Several acres of land have been turned over to the employees of the Abbot Worsted Co., to be used for gardens. In addition to the use of the land it was also prepared for the seed, and the only expense will be the cost of the seed. The same firm has also prepared the large piece of land in the rear of St. Andrew’s mission and the children of Cameron school are planting it under the supervision of the principal, Mrs. Nelson O’Clair.
Mrs. Annie Hamlin, of Westford, returned from the Lowell General hospital this week and is at the home of her mother, Mrs. Eliza Oldham.
The Frost school team played the Cameron school nine on Monday afternoon at the Cameron school field. The visitors won by the score of 8 to 3. The batteries were Perkins and Shay for the Frost school; Goucher, Canton and Smith for the local nine.
Mrs. George Sanborn and little daughter are visiting in Amherst, N.H.
Private Walter E. Clough, who recently returned from overseas, spent the weekend with his mother in New Hampshire. His wife accompanied him.
The pupils of Westford academy, under the auspices of the baseball team, are to give a whist party and dance in the town hall on May 16.
Lieut. Daniel Sullivan, of the Aviation Corps, is on a brief furlough at the home of his parents, Mr. and Mrs. John Sullivan.
Mrs. Gerald Daley and little son, of Adams, are visiting at the home of Mr. and Mrs. Hugh Daley.
Mrs. John W. Shaddick and daughter Anna spent the weekend with friends in Boston.
Miss Mary B. Raynes, supervisor of music, is attending the musical convention in New Hampshire this week.
Misses Ethel Kimball, Mary Raynes and Grace Litchfield are among the first to open up their cottage on Lake Mattawanakee [Forge Pond]; Mr. and Mrs. Thomas Fisher and family and Mr. and Mrs. Edward Fisher of Lowell are also at their camps.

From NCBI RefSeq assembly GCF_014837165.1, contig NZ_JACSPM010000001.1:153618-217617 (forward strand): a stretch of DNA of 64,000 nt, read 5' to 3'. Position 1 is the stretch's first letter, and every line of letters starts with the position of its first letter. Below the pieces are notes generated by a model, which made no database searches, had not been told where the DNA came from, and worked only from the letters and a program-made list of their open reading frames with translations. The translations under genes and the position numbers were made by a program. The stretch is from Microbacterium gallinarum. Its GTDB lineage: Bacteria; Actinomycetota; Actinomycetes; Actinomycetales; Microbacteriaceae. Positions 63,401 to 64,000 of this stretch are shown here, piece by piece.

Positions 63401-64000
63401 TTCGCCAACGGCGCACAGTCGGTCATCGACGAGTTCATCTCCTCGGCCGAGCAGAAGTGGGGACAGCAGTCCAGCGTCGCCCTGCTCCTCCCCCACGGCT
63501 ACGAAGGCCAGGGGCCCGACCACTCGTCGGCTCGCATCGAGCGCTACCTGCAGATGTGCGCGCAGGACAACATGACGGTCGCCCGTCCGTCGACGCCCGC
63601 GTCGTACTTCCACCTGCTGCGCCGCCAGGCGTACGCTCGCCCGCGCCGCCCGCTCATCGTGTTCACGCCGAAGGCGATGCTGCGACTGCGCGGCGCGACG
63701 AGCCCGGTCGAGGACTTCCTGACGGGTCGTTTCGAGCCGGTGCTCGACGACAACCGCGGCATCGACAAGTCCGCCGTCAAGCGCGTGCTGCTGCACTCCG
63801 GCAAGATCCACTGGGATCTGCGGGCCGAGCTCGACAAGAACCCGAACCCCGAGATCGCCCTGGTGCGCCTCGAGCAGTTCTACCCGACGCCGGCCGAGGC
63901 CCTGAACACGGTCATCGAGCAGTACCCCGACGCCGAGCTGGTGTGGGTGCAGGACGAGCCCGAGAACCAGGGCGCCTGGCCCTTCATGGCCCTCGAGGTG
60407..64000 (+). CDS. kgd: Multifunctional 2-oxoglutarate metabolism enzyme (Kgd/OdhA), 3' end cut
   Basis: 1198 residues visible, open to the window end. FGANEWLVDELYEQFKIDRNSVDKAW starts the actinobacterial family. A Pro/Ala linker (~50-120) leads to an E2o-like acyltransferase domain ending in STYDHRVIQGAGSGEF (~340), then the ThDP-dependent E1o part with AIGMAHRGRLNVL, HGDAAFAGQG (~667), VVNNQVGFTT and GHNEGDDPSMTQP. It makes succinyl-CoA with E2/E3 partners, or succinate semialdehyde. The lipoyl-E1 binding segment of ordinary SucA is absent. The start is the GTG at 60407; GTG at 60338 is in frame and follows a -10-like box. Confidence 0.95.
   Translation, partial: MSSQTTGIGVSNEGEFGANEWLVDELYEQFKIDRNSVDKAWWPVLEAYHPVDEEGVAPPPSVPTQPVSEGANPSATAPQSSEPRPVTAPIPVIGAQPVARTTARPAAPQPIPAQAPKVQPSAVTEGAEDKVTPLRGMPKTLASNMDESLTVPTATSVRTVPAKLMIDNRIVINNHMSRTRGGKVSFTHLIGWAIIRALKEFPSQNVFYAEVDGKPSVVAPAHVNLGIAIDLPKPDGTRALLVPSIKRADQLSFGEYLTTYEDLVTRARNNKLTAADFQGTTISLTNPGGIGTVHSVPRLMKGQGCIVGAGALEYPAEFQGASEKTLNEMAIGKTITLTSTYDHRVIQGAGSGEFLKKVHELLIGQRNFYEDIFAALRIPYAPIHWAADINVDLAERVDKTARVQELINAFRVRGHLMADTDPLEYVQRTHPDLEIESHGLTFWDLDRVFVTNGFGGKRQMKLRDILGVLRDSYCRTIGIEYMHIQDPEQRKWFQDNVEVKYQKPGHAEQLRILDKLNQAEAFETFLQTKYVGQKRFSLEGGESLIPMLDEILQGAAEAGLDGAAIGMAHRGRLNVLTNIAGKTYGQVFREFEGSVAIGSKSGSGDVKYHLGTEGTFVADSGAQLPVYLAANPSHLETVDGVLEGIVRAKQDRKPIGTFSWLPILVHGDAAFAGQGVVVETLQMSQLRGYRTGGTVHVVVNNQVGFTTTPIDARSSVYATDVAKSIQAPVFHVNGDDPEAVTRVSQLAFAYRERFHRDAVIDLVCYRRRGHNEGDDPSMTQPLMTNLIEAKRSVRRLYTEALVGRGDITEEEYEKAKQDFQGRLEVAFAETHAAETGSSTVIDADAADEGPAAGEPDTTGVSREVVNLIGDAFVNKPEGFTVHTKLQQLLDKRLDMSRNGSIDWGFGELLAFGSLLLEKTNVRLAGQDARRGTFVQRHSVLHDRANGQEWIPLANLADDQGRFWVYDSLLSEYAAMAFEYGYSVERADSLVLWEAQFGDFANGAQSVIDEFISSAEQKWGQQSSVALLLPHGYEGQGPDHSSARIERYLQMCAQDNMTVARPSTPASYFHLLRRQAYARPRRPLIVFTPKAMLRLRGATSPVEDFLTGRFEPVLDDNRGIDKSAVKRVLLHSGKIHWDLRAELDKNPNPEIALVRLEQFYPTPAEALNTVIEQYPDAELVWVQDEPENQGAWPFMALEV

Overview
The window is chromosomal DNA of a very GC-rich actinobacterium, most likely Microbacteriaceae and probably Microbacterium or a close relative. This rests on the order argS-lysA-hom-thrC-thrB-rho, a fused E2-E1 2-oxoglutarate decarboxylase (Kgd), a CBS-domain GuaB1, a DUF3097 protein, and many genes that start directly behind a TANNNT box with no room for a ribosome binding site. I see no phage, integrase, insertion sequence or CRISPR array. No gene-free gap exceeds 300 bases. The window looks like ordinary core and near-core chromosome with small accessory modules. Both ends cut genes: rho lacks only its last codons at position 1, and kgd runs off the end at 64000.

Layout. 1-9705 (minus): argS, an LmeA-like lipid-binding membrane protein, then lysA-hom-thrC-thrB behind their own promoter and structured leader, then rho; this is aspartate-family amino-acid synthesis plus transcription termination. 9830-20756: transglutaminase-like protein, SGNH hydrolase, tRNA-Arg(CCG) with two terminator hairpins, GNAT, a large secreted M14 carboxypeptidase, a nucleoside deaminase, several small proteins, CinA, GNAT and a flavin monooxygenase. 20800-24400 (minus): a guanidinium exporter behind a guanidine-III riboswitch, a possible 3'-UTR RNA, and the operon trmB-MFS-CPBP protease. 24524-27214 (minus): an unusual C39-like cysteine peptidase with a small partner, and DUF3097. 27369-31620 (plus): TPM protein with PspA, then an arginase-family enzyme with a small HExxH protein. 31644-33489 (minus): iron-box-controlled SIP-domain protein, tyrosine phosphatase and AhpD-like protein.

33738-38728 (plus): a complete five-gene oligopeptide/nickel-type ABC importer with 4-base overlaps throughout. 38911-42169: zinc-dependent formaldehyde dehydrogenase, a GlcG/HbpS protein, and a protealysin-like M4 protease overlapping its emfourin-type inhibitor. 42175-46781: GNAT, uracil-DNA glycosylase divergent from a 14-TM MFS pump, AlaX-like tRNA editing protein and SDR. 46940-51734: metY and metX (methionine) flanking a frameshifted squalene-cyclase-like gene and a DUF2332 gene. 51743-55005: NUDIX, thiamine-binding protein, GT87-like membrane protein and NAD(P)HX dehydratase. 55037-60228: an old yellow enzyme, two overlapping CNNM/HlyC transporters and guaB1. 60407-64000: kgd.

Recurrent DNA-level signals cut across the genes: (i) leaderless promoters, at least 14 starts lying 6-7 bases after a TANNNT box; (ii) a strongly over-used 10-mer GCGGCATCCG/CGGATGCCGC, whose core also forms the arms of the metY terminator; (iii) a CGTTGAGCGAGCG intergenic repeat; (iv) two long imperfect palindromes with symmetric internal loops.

The funeral of Mrs. Ellen Flynn, who died at her home on Wednesday evening, April 26, was held at her home, followed by a funeral mass at St. Catherine’s church, Rev. C. P. Heaney officiating. The choir sang the Gregorian chant, Mrs. Mary E. Hanley presiding at the organ. The burial took place in St. Catherine’s cemetery. The bearers were the four nephews of the deceased, John and Edward Quinn, Russel Furbush and Owen McNiff.
Camp News. Realizing the great need of entertainment of all kinds for the men who have been enduring the terrible strain of modern war the Knights of Columbus continue to present all-star entertainments of various kinds in all the huts in Camp Devens; Secretary John Duane is in charge of this work.
Military and civil police authorities have combined to protect soldiers returning from overseas from the operations of gamblers, sneak thieves and commercial cheats. Soldiers in the 14th Engineers handled a civilian roughly upon discovery that he was using loaded dice in a crap game. The civilian had two negro soldiers as accomplices and they too were accorded harsh treatment.